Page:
University of Pittsburgh
May 28, 2014

Pitt Physicist Earns $3 Million Grant to Study Fundamental Particle

The Majorana fermion may lead to a breakthrough in quantum computing

Joe Miksch


Cell: 412-997-0314

PITTSBURGH—University of Pittsburgh physicist Sergey Frolov has received a $3 million Office of Naval Research Basic Research Challenge grant to explore ways of transforming quantum computing through the use of an unusual particle. Frolov will be the primary investigator for the study on the Majorana fermion, a long-posited but elusive elementary particle that Frolov and colleagues discovered in 2012.

“FirstSergey Frolov, this is of great fundamental interest to science,” Frolov, assistant professor of physics and astronomy in Pitt’s Kenneth P. Dietrich School of the Arts and Sciences, says. “We are greatly expanding the horizons of our knowledge, and we may be adding a new, third class of fundamental particles to fermions and bosons.”

On a more practical level, Frolov continues, Majorana fermions could be used to create a novel and incredibly powerful quantum computer. “A Majorana fermion quantum computer would be rather unusual,” he says. “It would process information differently because of the manner in which the particles are interchanged. Logical operations are undertaken by the physical swapping of Majorana fermion particles. There would be thousands of them, and they’d shuffle around; that’s how computation would proceed.”

Majorana fermions were first theorized in the 1930s, when physicist Ettore Majorana mathematically proved that there could be a particle that lived on the boundary of matter and antimatter, a particle that is also its own antiparticle. Frolov and colleagues were the first to create them in a lab.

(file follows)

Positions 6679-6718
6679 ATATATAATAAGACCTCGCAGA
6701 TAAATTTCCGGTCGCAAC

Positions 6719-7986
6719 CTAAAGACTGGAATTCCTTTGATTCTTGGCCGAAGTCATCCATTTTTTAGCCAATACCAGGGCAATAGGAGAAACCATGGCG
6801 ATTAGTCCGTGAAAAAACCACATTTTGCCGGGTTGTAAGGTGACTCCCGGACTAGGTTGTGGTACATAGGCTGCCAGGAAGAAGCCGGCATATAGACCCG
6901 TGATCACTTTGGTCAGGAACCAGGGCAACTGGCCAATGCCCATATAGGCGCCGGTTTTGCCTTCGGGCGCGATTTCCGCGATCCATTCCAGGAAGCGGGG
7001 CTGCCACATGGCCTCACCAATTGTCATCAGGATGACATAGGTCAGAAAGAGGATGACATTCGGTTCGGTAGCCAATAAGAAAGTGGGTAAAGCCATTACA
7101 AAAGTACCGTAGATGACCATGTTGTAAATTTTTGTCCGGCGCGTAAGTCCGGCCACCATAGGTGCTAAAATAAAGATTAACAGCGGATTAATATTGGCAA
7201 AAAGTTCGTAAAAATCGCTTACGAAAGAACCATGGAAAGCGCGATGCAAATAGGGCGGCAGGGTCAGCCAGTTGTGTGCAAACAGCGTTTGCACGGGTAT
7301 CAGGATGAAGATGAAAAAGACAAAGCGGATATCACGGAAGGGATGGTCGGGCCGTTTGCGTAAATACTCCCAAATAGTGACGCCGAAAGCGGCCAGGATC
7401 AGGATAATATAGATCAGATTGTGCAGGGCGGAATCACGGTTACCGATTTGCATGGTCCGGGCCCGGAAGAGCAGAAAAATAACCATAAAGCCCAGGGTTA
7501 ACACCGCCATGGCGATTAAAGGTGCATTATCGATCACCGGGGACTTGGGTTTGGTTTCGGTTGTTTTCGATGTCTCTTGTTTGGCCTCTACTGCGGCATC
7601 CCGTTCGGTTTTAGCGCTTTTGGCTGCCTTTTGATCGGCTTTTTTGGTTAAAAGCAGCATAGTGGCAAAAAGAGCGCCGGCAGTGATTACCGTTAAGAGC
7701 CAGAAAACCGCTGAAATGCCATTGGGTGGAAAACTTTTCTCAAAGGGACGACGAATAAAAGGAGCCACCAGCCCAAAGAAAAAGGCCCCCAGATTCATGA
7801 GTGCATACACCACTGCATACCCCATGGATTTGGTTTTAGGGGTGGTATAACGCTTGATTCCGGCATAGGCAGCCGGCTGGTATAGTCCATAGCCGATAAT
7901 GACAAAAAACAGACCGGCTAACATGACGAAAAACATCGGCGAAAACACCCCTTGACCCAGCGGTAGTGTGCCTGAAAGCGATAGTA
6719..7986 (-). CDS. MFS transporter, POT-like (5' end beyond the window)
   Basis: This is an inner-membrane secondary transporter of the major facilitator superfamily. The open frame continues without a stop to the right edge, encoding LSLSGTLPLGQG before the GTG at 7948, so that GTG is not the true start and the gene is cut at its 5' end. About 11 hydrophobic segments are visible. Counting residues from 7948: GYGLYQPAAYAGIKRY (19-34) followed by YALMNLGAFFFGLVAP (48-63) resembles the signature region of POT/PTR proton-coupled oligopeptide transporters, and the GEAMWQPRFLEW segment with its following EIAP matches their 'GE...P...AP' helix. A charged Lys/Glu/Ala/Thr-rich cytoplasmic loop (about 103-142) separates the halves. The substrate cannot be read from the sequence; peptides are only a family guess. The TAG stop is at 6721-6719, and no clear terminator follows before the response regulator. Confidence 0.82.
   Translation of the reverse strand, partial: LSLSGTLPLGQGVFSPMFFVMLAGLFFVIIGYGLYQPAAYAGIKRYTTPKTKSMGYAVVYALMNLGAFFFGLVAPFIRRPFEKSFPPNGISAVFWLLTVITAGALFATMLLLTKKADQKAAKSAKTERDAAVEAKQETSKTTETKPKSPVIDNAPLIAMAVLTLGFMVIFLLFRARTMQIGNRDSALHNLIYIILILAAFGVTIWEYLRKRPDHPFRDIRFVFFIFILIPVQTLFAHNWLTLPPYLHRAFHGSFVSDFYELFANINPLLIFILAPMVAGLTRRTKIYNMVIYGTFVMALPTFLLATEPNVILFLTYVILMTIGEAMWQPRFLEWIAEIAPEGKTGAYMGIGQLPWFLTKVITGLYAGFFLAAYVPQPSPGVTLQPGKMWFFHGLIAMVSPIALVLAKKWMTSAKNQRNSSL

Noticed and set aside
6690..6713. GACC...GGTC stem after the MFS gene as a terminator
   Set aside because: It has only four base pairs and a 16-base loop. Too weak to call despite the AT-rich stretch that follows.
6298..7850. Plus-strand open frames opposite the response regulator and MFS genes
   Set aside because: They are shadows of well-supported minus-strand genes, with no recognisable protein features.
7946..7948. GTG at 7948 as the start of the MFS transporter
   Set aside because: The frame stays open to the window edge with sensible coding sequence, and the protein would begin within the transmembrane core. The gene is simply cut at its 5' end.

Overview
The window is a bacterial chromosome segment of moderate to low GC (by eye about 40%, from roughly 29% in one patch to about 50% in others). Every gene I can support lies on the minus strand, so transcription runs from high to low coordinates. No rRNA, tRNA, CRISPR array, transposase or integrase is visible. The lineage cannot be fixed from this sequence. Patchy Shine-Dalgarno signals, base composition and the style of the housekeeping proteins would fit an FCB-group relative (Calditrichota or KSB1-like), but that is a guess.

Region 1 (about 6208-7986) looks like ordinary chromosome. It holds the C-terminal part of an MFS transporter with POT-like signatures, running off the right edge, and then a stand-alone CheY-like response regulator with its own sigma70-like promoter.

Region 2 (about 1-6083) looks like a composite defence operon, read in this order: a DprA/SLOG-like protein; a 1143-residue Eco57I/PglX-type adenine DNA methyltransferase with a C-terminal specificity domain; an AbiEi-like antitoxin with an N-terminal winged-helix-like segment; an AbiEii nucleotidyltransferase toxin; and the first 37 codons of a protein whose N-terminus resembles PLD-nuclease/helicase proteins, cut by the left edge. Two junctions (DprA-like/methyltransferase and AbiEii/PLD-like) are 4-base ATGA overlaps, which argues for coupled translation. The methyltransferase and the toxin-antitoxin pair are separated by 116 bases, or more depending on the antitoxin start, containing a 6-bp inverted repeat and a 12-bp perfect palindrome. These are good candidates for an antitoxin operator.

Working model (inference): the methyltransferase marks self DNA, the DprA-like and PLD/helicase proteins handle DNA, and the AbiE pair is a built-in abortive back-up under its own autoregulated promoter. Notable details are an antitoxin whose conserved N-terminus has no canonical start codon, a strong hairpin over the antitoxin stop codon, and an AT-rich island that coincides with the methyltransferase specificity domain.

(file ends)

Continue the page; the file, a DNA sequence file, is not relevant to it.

Their paper, “Signatures of Majorana fermions in hybrid superconductor-semiconductor nanowire devices,” made the cover of Science in 2012. Frolov worked on the project as a postdoctoral fellow at Delft University of Technology in the Netherlands.

The American Association for the Advancement of Science dubbed the paper the best research article published in Science in 2012, honoring Frolov and his colleagues with the Newcomb Cleveland Prize Award.

Frolov also has recently won a 2014 Sloan Research Fellowship, a two-year award for early-career investigators that carries a $50,000 stipend in support of research. Since the program began in 1955, 42 Fellows have gone on to win a Nobel Prize, 16 have earned the Fields Medal in mathematics, and 63 have netted the National Medal of Science.

Frolov’s team for the research the will be conducted through the Office of Naval Research Basic Research Challenge grant will include researchers in his Pitt lab and others at Delft University of Technology, the University of Illinois, and Yale University. A second group, led by investigators at Princeton University, received an equivalent $3 million Basic Research Challenge grant to pursue a different line of inquiry into Majorana fermions.